OLM was the first chapter of the ULAA to have two presidents elected in succession to lead ULAA. Each one left before his term ended to return to Liberia after the 1980 coup.


Two of OLM’s former president were sued to force a timely transfer of office documents and bank records. These cases did not materialize.


Currently, there are approximately twenty two thousand (22,000). Liberians in Minnesota. A significant percentage of this number has lived in the United States for a number of years. Many Liberians are US citizens, homeowners and professionals in several different fields. These individuals have and are continuing to make their contribution to the economic and educational structure of Minnesota.


The growing population of Liberians has redefined the role of OLM. Although the organization still maintains its initial objectives, it now has the challenge of organizing Liberians into a cohesive unit, providing information and assistance to meet their socioeconomic and educational needs and developing programs to make Liberians more productive.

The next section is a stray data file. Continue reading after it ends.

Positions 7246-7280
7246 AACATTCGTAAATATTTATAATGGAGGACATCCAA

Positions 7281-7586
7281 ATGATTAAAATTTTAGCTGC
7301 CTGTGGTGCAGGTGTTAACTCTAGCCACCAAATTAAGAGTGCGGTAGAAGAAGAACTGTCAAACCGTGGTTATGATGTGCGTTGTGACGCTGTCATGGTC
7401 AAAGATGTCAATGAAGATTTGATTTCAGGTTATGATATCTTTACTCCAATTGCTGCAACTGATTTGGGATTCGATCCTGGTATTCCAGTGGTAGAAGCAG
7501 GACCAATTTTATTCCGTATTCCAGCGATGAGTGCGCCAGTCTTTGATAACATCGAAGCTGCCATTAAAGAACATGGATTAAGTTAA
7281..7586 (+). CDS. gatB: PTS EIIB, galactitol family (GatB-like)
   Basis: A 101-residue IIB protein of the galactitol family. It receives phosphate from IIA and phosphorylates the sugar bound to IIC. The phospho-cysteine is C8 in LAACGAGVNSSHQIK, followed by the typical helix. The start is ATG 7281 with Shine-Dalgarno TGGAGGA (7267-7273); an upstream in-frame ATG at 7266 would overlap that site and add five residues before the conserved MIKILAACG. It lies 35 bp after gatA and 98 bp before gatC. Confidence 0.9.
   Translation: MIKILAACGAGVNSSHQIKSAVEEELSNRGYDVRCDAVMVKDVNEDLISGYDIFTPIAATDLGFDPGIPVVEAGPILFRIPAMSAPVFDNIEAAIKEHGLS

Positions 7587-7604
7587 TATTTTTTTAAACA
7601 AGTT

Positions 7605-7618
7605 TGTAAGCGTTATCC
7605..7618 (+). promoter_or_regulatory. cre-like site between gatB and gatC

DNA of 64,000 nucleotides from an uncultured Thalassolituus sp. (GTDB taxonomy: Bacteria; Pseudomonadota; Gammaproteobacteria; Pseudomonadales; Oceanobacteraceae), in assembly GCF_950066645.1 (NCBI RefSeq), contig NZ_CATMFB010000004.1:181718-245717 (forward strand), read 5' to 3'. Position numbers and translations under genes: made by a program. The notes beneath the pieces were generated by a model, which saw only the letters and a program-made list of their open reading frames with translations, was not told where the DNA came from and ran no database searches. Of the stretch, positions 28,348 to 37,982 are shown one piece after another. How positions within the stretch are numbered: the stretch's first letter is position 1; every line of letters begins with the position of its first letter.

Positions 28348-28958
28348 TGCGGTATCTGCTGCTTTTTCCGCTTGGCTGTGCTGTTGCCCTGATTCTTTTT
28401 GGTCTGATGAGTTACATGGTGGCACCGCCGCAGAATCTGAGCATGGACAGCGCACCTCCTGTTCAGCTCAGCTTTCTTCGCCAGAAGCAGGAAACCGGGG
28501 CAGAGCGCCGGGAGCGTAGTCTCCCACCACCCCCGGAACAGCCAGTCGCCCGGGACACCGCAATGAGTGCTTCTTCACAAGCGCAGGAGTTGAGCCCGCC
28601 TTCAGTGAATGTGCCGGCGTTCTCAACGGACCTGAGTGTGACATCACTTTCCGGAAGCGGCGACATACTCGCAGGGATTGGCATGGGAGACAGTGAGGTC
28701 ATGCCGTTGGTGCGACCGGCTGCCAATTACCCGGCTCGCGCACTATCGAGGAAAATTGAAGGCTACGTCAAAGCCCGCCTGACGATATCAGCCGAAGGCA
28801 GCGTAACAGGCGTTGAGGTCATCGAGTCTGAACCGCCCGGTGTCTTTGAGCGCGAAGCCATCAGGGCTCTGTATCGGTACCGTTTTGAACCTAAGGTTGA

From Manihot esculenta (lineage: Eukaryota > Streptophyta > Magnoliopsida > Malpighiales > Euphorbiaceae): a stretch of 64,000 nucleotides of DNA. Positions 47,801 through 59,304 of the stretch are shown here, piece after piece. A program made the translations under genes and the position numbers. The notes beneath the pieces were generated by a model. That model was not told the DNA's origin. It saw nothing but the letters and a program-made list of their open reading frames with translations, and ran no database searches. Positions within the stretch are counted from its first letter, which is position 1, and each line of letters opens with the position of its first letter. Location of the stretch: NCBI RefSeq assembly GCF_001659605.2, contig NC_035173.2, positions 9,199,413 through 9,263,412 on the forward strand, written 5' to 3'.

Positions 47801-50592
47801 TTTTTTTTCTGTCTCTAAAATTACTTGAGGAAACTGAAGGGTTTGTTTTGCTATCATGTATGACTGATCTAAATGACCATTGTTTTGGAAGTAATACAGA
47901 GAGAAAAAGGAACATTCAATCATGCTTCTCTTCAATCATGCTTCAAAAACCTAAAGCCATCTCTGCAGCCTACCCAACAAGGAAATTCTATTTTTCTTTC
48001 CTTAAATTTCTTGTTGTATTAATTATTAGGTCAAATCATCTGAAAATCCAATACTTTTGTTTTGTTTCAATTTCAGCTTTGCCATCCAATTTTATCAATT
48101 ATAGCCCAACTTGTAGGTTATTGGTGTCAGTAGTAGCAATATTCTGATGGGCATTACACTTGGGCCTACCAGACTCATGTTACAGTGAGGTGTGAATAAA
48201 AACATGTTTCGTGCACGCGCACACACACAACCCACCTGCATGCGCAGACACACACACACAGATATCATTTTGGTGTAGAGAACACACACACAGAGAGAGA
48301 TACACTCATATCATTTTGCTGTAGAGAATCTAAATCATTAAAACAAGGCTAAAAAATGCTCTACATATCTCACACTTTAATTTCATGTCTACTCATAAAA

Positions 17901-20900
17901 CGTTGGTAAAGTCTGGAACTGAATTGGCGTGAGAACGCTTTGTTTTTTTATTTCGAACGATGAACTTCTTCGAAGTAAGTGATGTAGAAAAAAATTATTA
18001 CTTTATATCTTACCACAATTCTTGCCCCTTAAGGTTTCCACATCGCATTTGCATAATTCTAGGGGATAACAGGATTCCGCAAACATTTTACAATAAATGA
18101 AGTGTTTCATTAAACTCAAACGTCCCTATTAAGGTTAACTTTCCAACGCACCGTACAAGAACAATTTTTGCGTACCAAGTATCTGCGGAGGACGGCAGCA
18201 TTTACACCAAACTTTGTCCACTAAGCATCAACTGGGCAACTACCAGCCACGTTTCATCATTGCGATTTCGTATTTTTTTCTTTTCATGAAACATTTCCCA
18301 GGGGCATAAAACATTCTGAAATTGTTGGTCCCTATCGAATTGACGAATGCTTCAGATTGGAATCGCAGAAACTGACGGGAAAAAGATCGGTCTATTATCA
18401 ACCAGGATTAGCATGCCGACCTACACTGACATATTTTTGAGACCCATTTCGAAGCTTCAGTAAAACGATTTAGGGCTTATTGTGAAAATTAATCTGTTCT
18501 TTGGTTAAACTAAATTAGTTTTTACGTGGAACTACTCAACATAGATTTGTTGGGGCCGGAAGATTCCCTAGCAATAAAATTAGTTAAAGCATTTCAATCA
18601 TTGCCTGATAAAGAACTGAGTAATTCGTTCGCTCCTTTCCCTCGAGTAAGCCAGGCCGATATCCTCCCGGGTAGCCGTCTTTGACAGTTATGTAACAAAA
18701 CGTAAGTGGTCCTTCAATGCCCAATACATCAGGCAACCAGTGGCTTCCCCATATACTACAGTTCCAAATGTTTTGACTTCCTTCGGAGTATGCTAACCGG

1. Mr. Patrick Flomo 1972 – 1974  | Organization of Liberian National in Minnesota

2. Mr. Eddie G. Manly 1974 - 1976  | Liberian Student Association of Minnesota

3. Mr. Roger Nah 1978 - 1978 |  Organization of Liberian National in Minnesota

4. Mr. Bennie Perkins 1978 – 1979 | Organization of Liberians in Minnesota

5. Mr. Aaron Paye 1979 – 1980 | OLM

6. Mr. James Doma 1980 – 1981 | OLM

7. Mr. George Garyu 1981 – 1982 | OLM

8. Mr. Joseph Ketter 1982 – 1983 | OLM

9. Mr. Bill Sannigular 1983 – 1985 | OLM

10. Mr. Phillip Jarbah 1985 – 1986 | OLM

11. Mr. Jefferson Leamah 1986 – 1989 |OLM

12. Mr. Cyril E. Murray 1989 – 1990 | OLM

13. Mr. Jefferson Bates 1990 – 1992 | OLM

14. Mr. J. Comfort Clarke 1992 – 1997 | OLM

15. Mr. Harris T. Meh 1997 – 2000 | OLM

16. Mr. George Wuo 2000 – 2004 | OLM